form of the matrix of exp

A ( p ) (r R )

Ezzat and Atef

The characteristic equation of the matrix A (p) can be written as

2 m1 + m2 = 0 ,

m1 =

ao =

p 2 + ( p + 0 p 2 )(1 + + a2 p + R H )
,
1 + a2 p + R H

a1 =

1 and 2 , satisfy the relations


(48)

p 2 + (p +0 p 2)
1 2 =
.
1 + a2 p + R H

(49)

The Taylor series expansion for the matrix exponential in Equation


(43) is given by

A ( p )(r R ) n

exp A ( p ) (r R ) =
n!
n =0

(50)

Using CayleyHamilton theorem, we can express


A and higher
order of the matrix A in terms of A and I where I is the unit matrix of
second order.
Thus, the infinite series in Equation (50) can be reduced to

exp A( p)(r R ) =a0I + aA


1 ,

By CayleyHamilton theorem, the characteristic roots

(51)

exp 1 (r R) = a0 + a11 .

e
1 2

exp 2 (r R) =a0 + a12 .

exp A(p)(r R) =[Lij ],

(54)

(55)

i , j =1,2

(56)

1 p2 +(p+0p2) 1(rR) p2 +(p+0p2) 2(rR)


L11 =
2 e
1 e

12 1+ap
2 +RH

1+ap
2 +RH

1 b1( p +0 p 2 ) 1 (r R ) b1( p +0 p 2 ) 2 (r R )
L12 =
e
e

1+a2 p + RH
1 2 1+a2 p + RH

L21 =

1 ( r R )
2 ( r R )
1
2
2
g
(
p
+

p
)
e

g
(
p
+

p
)
e

0
0
1 2

1 (rR)
2 (rR)
1
2
2
L22 =
(p +0p 2) e (p +0p 1) e .
1 2

(57)

V (r , p ) =

R
[ L ij ]V ( R , p ) .
r

(58)

Finally, we have

1 and 2 of

the matrix A must satisfy Equation (51), thus we have

2
1 2

We can write the solution in the form

where, a0 and a1 are some coefficients depending on p and r only.

where,

p2 + ( p +0 p2 )(1+ +a2 p + RH )
1 +2 =
,
1+a2 p + RH

1 ( r R )

From Equations (54) and (55) in (51), we deduce the following


matrix

= b1 g .

The roots of Equation (47) namely,

2 ( r R )

1 (r R ) 2 (r R )

p 2 + (p +0p 2)
m2 =
,
1 + a2 p + R H
where,

Solving the above linear system of equations, we get

(47)

where,

11

e (r , p ) =

R
(1 2 ) r

2 ( r R )
1 ( r R )
L
e

L
e ,
1
2

(r , p ) =

R
(1 2 ) r

1 ( r R )
2 (r R )

M
e

M
e , (60)
1
2

(59)

(52)

(53)

12

J. Civ. Eng. Constr. Technol.

1+ 2 r (r R)
R 1+ 1 r 1 (rR)
e 2
u=
e
L1
L2
2 r
(1 2 ) r 1 r

where, 1 is constant and to is called the ramping parameter.


Applying the Laplace transform, we get

pt 0

(61)

1+ 1 r
R 2
2
e 1 (rR)
L

bM
rr =

e + pv +(4+2aP)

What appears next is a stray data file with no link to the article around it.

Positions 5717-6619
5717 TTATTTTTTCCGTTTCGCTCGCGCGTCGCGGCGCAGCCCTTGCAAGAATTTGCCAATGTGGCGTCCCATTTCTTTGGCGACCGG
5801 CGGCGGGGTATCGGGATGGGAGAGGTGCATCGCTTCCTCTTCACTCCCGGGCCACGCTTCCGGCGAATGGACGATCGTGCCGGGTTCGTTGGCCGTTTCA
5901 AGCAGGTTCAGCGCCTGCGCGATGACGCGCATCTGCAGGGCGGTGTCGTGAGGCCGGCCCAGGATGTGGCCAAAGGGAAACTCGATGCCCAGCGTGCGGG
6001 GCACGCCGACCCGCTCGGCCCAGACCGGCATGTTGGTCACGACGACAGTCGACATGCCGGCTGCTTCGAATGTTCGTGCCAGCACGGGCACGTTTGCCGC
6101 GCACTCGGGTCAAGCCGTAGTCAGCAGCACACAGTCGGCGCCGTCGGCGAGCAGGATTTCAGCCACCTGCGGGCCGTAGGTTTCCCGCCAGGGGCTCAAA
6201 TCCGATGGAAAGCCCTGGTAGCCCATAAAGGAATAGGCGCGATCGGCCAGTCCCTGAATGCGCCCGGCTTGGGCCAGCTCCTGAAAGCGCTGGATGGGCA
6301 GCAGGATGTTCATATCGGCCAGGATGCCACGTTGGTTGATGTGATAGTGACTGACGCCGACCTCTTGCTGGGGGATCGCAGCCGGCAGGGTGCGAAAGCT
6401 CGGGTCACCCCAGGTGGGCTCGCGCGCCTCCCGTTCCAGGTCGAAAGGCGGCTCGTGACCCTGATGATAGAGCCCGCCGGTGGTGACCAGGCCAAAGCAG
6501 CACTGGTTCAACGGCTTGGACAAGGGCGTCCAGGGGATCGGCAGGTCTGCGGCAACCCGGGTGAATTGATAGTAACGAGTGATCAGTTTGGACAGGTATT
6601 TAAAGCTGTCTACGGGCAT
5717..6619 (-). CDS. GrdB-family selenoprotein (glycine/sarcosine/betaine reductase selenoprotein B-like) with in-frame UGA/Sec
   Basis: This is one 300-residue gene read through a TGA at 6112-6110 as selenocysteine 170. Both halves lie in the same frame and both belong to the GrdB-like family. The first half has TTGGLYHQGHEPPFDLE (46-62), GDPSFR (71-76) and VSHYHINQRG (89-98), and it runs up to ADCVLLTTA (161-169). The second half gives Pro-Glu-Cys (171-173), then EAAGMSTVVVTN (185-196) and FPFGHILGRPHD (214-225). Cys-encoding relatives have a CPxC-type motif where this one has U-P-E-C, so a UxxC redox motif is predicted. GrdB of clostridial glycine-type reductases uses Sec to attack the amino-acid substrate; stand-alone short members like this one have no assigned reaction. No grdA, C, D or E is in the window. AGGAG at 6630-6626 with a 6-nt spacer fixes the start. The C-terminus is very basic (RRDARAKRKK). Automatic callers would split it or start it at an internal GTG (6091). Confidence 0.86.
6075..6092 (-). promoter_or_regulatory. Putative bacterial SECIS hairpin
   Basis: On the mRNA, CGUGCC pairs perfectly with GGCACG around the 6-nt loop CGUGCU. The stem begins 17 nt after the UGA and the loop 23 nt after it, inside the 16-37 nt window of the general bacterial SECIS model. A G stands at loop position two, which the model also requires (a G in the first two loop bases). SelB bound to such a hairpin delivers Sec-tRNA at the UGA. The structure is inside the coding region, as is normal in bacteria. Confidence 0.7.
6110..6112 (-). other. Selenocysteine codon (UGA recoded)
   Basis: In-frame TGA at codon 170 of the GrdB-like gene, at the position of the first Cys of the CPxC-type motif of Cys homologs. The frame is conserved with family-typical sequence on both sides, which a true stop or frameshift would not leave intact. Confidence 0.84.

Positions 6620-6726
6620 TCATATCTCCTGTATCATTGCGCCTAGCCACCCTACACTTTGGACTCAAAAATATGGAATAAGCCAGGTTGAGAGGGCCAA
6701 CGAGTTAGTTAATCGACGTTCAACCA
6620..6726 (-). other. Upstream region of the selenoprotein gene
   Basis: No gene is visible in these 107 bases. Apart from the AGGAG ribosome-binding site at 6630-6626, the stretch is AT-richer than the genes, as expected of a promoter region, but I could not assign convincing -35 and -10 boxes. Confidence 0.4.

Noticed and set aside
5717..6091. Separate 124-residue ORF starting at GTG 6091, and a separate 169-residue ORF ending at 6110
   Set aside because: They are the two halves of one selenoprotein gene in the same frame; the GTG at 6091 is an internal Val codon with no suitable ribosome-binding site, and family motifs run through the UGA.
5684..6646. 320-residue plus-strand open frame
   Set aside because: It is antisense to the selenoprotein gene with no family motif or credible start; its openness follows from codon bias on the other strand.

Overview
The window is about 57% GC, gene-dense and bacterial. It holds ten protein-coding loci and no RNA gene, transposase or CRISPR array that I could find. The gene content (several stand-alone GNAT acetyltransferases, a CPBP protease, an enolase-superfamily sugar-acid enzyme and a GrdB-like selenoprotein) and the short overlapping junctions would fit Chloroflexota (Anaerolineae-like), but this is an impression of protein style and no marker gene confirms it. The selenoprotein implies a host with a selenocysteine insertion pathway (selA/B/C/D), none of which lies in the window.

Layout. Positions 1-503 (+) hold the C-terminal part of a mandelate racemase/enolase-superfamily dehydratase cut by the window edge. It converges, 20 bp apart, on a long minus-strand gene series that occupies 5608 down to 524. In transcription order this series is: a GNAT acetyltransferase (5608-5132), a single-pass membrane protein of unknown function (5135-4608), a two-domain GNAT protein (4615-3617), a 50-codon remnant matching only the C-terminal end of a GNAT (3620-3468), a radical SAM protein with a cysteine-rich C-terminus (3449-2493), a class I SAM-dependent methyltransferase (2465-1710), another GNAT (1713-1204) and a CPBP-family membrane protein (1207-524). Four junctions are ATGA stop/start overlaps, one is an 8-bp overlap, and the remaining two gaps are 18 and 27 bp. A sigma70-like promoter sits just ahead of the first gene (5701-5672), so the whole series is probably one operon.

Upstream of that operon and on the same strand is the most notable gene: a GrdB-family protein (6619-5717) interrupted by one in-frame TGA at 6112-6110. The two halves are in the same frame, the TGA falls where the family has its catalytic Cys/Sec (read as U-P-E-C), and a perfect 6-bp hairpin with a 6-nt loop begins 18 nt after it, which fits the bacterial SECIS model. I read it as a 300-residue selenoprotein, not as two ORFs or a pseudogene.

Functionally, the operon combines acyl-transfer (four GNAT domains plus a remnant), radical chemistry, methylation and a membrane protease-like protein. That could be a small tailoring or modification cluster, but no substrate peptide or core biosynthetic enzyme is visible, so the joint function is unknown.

1
1
2

(1 2 ) r
1 r

1+ 2 r
2 (r R)

L
bM
e
e2 + pv2 +(4+2ap)

2
2 2

2 r

(62)

1+ 1 r
R 2
1(rR)
(2
ap
)
L
bM
+
+

= =

e 2ap
1
1 e
1 r2 1

(1 2)r

1+ 2 r
2 (rR)

a
p
L
bM
e
e2 2ap
+
(2
+
)

1
2
2 r2 2

(R , P ) =

t0 p 2

(65)

Mechanical boundary condition


The internal surface r = R has a rigid foundation, which is rigid
enough to prevent any strain, yield
e (R, t) = 0.
Applying the Laplace transform, we get

e (R, p)=0

(66)

Using the conditions (65) and (66) in to Equations (59) (63), we


get

(63)

e (r , p ) =

where,

p2 + (p +0p2)
b1(p +0p2)
2 e (R, p)+
L1 =
(R, p)
1+a2p+RH

1+a2p+RH
p 2 + ( p + 0 p 2 )

b ( p + 0 p 2 )
L2 =
1 e (R , p ) + 1
( R , p )
1 + a2 p + R H

1 + a2 p + R H

M 1 = g ( p + 0 p 2 )e (R , p ) + ( p +0 p 2 2 ) (R , p )

(r , p ) =

Application

1 ( r R ) 2 ( r R )
RL
e ,
e
( 1 2 ) r

(67)

2 (r R)
1 ( r R )
R

M
e

M
e ,
1
2
( 1 2 ) r

(68)

L R 1+ 1 r 1 (rR) 1+ 2 r 2 (rR)

e
2 r
(1 2 ) r 1 r

u=

M 2 = g (p +0 p2 )e (R, p) +(p +0 p 2 1) (R, p)

(69)

1+ 1 r
R 2
2
' 1 (rR)

bM

e +pv +(4+2ap)
1 e

(1 2)r
r2

1+ 2 r
2 (rR)
'

e2 + pv2 +(4+2ap)
L

bM
e

2
2 r2

rr =

In order to evaluate the unknown parameters L1, L2, M1 and M2, we


will use the boundary conditions on the internal surface of the shell,
r = R which is given by:

Thermal boundary condition


The internal surface with r = R is subjected to ramp type heating
in the form

( R, t ) = 1 t
to

1 (1 e )

t0
0 < t to ,
t > to

(64)

(70)

1+ 1 r
R 2
' 1(rR)

2
ap
+
(2
+
ap
)

bM

e 1
1
1 r2 1

(1 2)r

1+ 2 r
2 (rR)
'

e2 2ap
+
(2
+
a
p
)
L

bM
e

1
2
2 r2 2

= =

(71)

Ezzat and Atef

where,

N/m2, e = 7.76( 1010) N/m2 ,

= 8954 kg/m3 ,
0 = 0.02 sec., To= 293 K , e2 = 4 , v2 = 8 .

b (p +0p 2)
L = 1
(R , p )
1 + a2 p + R H
,

(72)

M 1 = ( p + 0 p 2 K 2 ) (R , p )
M 2 = ( p + 0 p 2 K 1 ) (R , p )

(73)

(74)

By obtaining 1 , the temperature increment

can be obtained by

solving Equation (64) to give

13

1 + 1 + 2 1

(75)

They complete the solution on the Laplace domain.

The computations were carried out for 1 = 1 . The


temperature, stresses, displacement and strain
distributions are represented graphically at different value
of time t. The field quantities , temperature , stresses ,
displacement and strain depend not only on the state and
space variable t and r , but also depend on to , R H , and
Lames viscoelastic constants ( v and

v ) . It has been

observed that, to, R H , and Lames viscoelastic constants


have significant effect on the temperature, stresses,
displacement and strain distributions quantities. Here all
the variables / parameters are taking in the nondimensional forms. Taking r range from 1.0 to 2.2 has
carried out in numerical analysis.
Figure 1 exhibits the space variation of temperature
distribution for (MTVE) theory and for different value of to,
and we observe that:

Inversion of the Laplace transforms


In order to invert the Laplace transforms, we adopt a numerical
inversion method based on a Fourier series expansion [42]. In this
method, the inverse g (t) of the Laplace transform g (s) is
approximated by the relation;

ect 1
i kt / t
g(t)= [ g(c) +Re (e 1 g(c+ik/ t1) ) ],0t 2t1 ,
t1 2
k=1

where N is a sufficiently large integer representing the number of


terms in the truncated infinite Fourier series. N must chosen such
that

e c t Re [ e
where

i N t / t1